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7 powerful medieval ranged weapons


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Unlike melee weapons that see soldiers face to face, ranged weapons allowed the armies of medieval times to attack, wound and destroy their enemy from a great distance. Throughout the period the ranged weapons available became more advanced and there was even some primitive use of gunpowder, let’s explore the seven most powerful medieval range weapons.

1. The crossbow

Bows were commonplace amongst all armies in the medieval period. The crossbow was a medieval-range weapon a powerful shot and long range. As the name suggests, it was shaped like a cross and is believed to have been used in medieval Europe as early as the 11th century. The medieval crossbow fired bolts, not arrows, and the design of the bow propelled the bolts with real power and energy, though other weapons were seen as more accurate. The late medieval period was the heyday for the crossbow as skilled crossbowmen were recognised as one of the most integral parts of any army.

2. The longbow

Used differently from a crossbow, the longbow was a type of tall bow, usually as high as the person using it. Longbows were known for their difficulty to use and the real skill and mastery necessary to be a successful longbowman. Longbows are often crafted from a single piece of wood and can be produced in a couple of hours. In medieval England, yew wood was the usual choice for longbows and the longbow was one of the most used weapons by the Welsh and English forces when battling the French in the Hundred Years War. The longbow began to fall out of fashion when cannons came into use.

3. The arquebus

The arquebus was a ranged weapon that is recognised as one of the first long guns. They were first used in Europe and the Ottoman Empire in the 15th century. When an arquebus was equipped with a shoulder stock, priming pan and matchlock it became one of the world’s first handheld firearms and also the first firearm with a trigger. The arquebus was fired from the shoulder and evolved into many other forms of hand weapons including the musket that was developed to penetrate plate armour.

4. The trebuchet

A long-range weapon and considered one the most effective siege weapons, the trebuchet was one of the earliest forms of siege engine available before gunpowder came into popular use. A trebuchet is a form of catapult that features a long arm which makes the most of the mechanical advantage this offers over a lever when throwing a projectile. Trebuchets measured around 10 metres in height, with some even bigger, and allowed for large projectiles to be launched at the enemy.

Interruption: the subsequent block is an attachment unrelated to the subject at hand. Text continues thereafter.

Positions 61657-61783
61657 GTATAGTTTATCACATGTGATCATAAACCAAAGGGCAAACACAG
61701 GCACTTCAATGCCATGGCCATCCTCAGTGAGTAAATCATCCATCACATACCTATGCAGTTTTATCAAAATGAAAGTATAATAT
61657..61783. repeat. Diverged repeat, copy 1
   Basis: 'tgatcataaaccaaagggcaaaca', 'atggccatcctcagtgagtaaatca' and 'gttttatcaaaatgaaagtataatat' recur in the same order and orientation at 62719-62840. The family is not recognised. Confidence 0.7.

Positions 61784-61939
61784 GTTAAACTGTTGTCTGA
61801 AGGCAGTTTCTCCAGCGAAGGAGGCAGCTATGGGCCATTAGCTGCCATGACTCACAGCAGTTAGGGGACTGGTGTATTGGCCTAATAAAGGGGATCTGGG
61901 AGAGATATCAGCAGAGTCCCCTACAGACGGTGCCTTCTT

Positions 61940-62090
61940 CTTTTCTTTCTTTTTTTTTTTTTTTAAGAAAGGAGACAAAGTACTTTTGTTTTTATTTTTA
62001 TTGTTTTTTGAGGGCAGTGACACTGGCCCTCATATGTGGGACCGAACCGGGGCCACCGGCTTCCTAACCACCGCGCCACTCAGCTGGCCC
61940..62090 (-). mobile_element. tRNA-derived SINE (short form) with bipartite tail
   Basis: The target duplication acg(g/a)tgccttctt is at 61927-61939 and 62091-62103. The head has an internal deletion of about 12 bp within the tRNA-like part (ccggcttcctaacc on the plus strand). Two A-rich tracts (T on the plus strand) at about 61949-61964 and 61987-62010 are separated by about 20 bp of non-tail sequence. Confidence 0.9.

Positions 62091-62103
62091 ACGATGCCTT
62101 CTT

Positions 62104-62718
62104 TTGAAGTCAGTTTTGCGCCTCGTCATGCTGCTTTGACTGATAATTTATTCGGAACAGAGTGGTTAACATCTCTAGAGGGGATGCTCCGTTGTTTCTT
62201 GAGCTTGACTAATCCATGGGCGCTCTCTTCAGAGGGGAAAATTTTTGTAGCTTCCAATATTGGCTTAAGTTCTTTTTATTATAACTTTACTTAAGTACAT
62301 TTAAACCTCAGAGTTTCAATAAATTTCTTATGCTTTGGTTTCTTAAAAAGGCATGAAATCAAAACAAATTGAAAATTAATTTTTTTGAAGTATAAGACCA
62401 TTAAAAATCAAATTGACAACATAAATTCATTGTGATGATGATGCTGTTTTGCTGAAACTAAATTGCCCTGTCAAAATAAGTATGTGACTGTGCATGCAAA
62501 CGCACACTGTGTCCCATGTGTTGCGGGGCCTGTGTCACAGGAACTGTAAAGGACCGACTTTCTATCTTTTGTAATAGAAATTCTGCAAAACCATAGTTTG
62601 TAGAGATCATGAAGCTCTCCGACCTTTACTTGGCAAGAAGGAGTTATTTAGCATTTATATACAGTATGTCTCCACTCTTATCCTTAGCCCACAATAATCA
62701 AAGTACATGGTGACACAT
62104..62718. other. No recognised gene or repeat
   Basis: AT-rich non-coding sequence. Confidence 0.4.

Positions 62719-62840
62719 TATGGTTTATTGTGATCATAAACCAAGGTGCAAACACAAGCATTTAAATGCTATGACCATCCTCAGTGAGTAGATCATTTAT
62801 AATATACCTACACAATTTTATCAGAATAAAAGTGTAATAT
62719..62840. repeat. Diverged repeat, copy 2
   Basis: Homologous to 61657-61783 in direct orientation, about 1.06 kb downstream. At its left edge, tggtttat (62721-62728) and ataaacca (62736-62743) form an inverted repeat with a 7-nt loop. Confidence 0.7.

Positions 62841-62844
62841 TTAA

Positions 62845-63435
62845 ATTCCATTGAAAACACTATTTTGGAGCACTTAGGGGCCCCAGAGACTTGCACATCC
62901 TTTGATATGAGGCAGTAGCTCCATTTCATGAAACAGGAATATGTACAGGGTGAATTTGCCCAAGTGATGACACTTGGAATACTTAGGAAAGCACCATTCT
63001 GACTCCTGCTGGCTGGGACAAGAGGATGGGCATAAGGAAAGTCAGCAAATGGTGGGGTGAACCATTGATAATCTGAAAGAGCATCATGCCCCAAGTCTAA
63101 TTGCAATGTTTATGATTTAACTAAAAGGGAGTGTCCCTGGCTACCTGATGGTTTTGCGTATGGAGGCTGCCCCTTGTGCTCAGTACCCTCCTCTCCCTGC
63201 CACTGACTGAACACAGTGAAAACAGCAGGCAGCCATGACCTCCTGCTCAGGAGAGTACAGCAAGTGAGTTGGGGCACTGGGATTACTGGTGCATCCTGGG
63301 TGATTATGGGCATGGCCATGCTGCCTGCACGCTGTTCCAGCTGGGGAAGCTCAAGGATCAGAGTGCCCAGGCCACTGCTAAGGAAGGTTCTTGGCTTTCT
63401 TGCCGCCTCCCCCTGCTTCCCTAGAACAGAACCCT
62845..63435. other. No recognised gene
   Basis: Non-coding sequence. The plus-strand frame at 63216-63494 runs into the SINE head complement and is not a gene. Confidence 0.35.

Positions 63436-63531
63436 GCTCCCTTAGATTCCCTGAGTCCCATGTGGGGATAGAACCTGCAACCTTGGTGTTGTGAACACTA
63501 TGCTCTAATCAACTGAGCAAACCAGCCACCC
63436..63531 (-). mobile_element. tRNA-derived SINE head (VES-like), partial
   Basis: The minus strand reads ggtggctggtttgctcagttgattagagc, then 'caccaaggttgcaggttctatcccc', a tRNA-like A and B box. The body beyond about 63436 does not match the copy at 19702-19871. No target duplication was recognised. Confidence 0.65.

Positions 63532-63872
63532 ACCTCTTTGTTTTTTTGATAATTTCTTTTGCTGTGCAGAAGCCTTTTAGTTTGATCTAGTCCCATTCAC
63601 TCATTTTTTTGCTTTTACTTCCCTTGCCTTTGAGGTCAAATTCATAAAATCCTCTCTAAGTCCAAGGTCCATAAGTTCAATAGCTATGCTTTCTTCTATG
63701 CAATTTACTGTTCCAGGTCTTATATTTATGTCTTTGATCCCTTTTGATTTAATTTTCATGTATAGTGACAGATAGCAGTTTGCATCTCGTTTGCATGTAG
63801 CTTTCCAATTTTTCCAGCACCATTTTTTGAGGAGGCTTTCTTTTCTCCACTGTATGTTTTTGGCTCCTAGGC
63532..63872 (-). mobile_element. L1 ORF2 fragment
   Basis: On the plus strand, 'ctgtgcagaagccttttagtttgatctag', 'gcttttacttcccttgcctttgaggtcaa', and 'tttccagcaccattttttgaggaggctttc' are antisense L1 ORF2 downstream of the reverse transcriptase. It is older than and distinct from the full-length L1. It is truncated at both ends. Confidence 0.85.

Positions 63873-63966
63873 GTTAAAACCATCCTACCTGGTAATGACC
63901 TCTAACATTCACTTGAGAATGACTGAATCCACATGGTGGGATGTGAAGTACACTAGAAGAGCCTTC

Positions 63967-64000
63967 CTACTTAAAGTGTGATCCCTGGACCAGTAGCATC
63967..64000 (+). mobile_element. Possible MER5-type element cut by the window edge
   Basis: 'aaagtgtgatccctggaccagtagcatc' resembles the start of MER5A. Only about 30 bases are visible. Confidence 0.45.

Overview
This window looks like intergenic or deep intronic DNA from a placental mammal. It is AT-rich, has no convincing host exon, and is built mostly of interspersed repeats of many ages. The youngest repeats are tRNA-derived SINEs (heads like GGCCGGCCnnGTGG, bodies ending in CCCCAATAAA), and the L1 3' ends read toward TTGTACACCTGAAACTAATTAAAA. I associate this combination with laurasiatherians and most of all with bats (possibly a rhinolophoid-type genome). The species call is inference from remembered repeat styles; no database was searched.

5. The Byzantine flamethrower

Greek fire, also described as the Byzantine flamethrower, was one of the first incendiary weapons. It was used across the Eastern Roman Empire and became popular again in medieval times. Greek fire was most popularly put into use in the form of flamethrowers. Large flamethrowers were mounted on naval vessels and sprayed the enemy with flaming liquid. The mechanics and engineering of the weapon still remains a mystery as very few records have been found, possibly due to the Byzantines wanting to keep their most powerful weapon a secret.

6. The Hand cannon

The hand cannon is one of the earliest examples of an effective handheld-range weapon used in medieval Europe. The hand cannon is a Chinese invention, with the first examples dating back to the 13th century. It reached Europe by the late medieval period in the 16th century.

The smallest and most compact hand cannons could be carried by a single soldier. However, several soldiers were needed for its operation. Hand cannons used gunpowder and operation required a soldier to ignite the gunpowder within the cannon. This would then propel and fire the cannon towards the enemy. Most medieval cannons could reach a range of 50 to 300 metres.

7. The Ballista

The ballista was a large siege-range weapon, used to fire large arrows or bolts. It could also be used to fire stones and larger missiles at forts, walls and other defences. A ballista looked a lot like a crossbow but the mechanics were different. Instead of using a horizontal bow held under tension, it used two levers using torsion springs. The torsion springs were crafted from coiled yarn or string. The springs had wooden levers and the bowstring of the ballista was then attached to these levers. The springs allowed for a huge amount of energy to be released, firing the projectile a considerable range towards the enemy forces.

A combination of melee and ranged weapons were essential for medieval forces to wage war with the range weapons helping to destroy fortifications and advance.